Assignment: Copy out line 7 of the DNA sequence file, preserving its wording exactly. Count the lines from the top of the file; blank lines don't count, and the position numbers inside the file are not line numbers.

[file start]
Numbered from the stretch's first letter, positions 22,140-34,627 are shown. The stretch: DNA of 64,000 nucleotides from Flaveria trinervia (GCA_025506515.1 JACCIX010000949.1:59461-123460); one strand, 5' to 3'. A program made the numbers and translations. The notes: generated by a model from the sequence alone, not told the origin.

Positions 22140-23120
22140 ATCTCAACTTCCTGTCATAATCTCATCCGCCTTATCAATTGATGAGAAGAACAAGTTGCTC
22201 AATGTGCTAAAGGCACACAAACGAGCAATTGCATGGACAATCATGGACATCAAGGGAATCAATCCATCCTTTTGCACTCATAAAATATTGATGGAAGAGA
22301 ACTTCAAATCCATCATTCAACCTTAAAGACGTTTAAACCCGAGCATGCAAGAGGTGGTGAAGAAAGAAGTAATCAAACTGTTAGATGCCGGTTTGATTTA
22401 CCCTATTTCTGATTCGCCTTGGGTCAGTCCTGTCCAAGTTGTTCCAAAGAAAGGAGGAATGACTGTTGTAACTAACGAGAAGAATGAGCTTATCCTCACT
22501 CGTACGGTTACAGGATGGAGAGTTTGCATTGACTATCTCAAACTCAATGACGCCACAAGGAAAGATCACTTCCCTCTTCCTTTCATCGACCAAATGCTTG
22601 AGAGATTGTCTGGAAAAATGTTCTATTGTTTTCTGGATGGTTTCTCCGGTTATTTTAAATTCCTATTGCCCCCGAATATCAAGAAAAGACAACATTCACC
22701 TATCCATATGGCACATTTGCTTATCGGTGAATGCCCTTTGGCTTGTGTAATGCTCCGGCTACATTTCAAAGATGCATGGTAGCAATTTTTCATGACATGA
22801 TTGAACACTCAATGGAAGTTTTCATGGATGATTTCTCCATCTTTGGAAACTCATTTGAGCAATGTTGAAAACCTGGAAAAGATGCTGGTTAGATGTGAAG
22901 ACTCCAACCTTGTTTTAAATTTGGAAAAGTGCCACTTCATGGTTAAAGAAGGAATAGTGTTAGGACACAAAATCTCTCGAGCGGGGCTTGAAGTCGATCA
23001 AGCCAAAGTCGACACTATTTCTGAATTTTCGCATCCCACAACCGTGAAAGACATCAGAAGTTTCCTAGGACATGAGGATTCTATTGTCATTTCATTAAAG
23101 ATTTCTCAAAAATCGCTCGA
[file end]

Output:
22501 CGTACGGTTACAGGATGGAGAGTTTGCATTGACTATCTCAAACTCAATGACGCCACAAGGAAAGATCACTTCCCTCTTCCTTTCATCGACCAAATGCTTG